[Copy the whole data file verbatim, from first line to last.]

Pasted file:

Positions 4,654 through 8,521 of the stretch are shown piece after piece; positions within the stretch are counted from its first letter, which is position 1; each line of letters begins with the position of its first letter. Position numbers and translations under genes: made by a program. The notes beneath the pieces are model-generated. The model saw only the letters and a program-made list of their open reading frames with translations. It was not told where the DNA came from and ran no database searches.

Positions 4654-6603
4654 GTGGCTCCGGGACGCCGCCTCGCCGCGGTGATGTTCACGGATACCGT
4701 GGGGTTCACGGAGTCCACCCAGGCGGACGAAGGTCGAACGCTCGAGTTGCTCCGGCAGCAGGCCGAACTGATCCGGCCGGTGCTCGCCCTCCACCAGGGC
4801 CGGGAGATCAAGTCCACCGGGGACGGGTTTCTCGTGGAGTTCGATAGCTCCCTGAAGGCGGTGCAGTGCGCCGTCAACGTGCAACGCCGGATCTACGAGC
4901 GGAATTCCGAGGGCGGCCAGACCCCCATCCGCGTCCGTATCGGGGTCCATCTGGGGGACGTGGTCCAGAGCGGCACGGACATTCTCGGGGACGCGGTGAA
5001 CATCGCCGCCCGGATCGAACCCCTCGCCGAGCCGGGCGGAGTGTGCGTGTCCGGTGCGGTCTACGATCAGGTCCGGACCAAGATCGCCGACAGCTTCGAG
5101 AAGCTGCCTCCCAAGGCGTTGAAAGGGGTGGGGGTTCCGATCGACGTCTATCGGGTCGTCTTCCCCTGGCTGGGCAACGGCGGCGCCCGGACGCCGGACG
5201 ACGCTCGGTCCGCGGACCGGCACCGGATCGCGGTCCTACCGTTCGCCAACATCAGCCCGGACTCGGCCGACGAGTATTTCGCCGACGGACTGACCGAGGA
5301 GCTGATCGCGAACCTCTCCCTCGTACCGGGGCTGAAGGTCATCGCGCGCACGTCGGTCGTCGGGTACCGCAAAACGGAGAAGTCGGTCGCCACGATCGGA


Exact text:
Positions 4,654 through 8,521 of the stretch are shown piece after piece; positions within the stretch are counted from its first letter, which is position 1; each line of letters begins with the position of its first letter. Position numbers and translations under genes: made by a program. The notes beneath the pieces are model-generated. The model saw only the letters and a program-made list of their open reading frames with translations. It was not told where the DNA came from and ran no database searches.

Positions 4654-6603
4654 GTGGCTCCGGGACGCCGCCTCGCCGCGGTGATGTTCACGGATACCGT
4701 GGGGTTCACGGAGTCCACCCAGGCGGACGAAGGTCGAACGCTCGAGTTGCTCCGGCAGCAGGCCGAACTGATCCGGCCGGTGCTCGCCCTCCACCAGGGC
4801 CGGGAGATCAAGTCCACCGGGGACGGGTTTCTCGTGGAGTTCGATAGCTCCCTGAAGGCGGTGCAGTGCGCCGTCAACGTGCAACGCCGGATCTACGAGC
4901 GGAATTCCGAGGGCGGCCAGACCCCCATCCGCGTCCGTATCGGGGTCCATCTGGGGGACGTGGTCCAGAGCGGCACGGACATTCTCGGGGACGCGGTGAA
5001 CATCGCCGCCCGGATCGAACCCCTCGCCGAGCCGGGCGGAGTGTGCGTGTCCGGTGCGGTCTACGATCAGGTCCGGACCAAGATCGCCGACAGCTTCGAG
5101 AAGCTGCCTCCCAAGGCGTTGAAAGGGGTGGGGGTTCCGATCGACGTCTATCGGGTCGTCTTCCCCTGGCTGGGCAACGGCGGCGCCCGGACGCCGGACG
5201 ACGCTCGGTCCGCGGACCGGCACCGGATCGCGGTCCTACCGTTCGCCAACATCAGCCCGGACTCGGCCGACGAGTATTTCGCCGACGGACTGACCGAGGA
5301 GCTGATCGCGAACCTCTCCCTCGTACCGGGGCTGAAGGTCATCGCGCGCACGTCGGTCGTCGGGTACCGCAAAACGGAGAAGTCGGTCGCCACGATCGGA